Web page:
[#] Thu Jul 03 2014 08:02:08 EDT from IGnatius T Foobar @ Uncensored

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Holy crap, this is outrageous, even for the Great Satan of Redmond:

[ http://goo.gl/3uVlqs ]

Micro$oft decided to "block a cybercrime epidemic" by seizing a bunch of domains from No-IP.com (one of the more popular dynamic DNS providers, perhaps the single most popular one now that DynDNS dropped their free version) and rerouting all the traffic through their own servers. They convinced a judge to allow the seizures without ever contacting No-IP.

To make matters worse, what happened next was a huge outage [ http://goo.gl/AzHdIJ ] because Micro$oft's servers couldn't handle the load and the whole thing collapsed. So it started with a "Micro$oft being a bully" and ended with a "Micro$oft screwing up the technical stuff."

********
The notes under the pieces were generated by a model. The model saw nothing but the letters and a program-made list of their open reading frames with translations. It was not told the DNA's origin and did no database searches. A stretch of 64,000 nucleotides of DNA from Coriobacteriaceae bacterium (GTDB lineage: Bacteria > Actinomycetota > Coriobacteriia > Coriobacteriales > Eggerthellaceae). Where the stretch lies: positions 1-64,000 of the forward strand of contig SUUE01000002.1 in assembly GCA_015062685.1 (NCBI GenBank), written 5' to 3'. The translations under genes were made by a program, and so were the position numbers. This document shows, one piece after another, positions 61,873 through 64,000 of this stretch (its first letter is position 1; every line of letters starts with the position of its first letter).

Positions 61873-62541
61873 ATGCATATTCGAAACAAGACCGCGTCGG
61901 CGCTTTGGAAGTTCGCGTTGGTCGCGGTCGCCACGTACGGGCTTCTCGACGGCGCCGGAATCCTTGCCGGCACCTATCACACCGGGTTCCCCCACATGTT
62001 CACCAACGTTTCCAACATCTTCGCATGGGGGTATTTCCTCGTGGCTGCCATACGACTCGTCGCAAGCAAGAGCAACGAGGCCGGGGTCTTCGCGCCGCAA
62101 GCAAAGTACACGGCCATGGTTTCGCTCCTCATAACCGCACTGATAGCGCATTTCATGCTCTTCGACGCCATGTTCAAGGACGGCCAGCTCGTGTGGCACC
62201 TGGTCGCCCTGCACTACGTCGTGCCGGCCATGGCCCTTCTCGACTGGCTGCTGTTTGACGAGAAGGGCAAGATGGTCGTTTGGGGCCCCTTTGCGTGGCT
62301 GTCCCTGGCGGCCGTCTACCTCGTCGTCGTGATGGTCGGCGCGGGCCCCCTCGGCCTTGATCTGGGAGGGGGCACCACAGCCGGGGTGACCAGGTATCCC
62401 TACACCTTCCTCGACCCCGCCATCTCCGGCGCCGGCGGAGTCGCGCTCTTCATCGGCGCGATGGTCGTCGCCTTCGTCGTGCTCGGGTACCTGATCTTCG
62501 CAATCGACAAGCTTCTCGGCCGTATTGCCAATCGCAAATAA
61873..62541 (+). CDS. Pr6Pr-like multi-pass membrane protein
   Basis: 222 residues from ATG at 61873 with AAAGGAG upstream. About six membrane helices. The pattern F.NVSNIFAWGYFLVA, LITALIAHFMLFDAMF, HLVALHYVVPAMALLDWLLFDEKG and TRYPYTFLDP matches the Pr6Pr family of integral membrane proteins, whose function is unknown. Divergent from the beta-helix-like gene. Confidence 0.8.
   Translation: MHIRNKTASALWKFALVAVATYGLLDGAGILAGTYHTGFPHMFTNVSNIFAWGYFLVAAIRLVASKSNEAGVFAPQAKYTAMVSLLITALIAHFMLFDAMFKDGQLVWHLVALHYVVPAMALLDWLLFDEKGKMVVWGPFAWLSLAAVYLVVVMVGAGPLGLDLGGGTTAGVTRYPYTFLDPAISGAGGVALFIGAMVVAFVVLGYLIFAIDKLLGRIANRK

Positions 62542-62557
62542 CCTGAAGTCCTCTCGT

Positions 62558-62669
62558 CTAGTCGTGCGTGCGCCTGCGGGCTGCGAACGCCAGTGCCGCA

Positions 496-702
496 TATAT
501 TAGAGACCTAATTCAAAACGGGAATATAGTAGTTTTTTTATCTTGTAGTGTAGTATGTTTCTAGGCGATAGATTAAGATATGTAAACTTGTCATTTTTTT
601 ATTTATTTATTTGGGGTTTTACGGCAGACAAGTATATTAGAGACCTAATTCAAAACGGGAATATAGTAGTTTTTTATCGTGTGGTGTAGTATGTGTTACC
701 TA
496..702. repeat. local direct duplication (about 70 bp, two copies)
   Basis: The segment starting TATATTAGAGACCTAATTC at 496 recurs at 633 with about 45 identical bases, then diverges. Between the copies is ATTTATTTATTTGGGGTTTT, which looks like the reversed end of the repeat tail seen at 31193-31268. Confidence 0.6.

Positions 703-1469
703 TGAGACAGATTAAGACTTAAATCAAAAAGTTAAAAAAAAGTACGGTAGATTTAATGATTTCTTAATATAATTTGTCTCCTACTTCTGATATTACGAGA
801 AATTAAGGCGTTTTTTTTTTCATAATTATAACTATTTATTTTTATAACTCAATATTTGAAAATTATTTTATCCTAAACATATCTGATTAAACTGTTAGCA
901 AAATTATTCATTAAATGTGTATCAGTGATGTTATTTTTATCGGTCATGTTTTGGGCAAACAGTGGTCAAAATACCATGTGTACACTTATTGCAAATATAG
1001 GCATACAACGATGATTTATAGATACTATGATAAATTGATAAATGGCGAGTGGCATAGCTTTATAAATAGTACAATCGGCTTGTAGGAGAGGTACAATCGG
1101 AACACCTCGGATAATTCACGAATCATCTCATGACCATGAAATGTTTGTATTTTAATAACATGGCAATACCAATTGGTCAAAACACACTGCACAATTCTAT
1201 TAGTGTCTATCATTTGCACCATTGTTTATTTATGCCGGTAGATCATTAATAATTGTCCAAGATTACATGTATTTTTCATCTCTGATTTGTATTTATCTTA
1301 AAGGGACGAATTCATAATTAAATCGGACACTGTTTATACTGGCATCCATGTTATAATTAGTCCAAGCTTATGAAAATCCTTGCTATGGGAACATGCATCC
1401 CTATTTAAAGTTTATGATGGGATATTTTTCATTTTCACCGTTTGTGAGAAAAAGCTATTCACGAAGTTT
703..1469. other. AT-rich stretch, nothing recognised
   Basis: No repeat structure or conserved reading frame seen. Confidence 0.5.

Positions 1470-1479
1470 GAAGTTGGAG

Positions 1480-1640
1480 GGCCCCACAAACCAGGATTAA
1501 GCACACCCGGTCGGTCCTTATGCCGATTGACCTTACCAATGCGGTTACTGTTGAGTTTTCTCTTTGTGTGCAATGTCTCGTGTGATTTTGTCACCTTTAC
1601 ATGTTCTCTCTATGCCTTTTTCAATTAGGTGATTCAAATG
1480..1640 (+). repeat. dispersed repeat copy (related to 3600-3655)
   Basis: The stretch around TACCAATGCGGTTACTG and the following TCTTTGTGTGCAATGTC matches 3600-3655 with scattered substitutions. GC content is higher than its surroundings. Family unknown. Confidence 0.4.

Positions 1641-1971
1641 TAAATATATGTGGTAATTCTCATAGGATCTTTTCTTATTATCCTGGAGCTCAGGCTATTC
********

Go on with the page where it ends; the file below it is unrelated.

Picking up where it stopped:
One would think that if they really wanted to stop cybercrime, they would fix their broken operating system and make it a little more secure. Anyway, this is a super dangerous precedent and it really ought to get a lot more attention. I'm a No-IP subscriber (I use it at home because my router supports it directly) and I didn't even know about this until I stumbled across the news on Techdirt.

[#] Thu Jul 03 2014 08:24:31 EDT from fleeb @ Uncensored

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Outrageous that they get away with this nonsense.

Hilarious that they botched it. Although, unsurprising.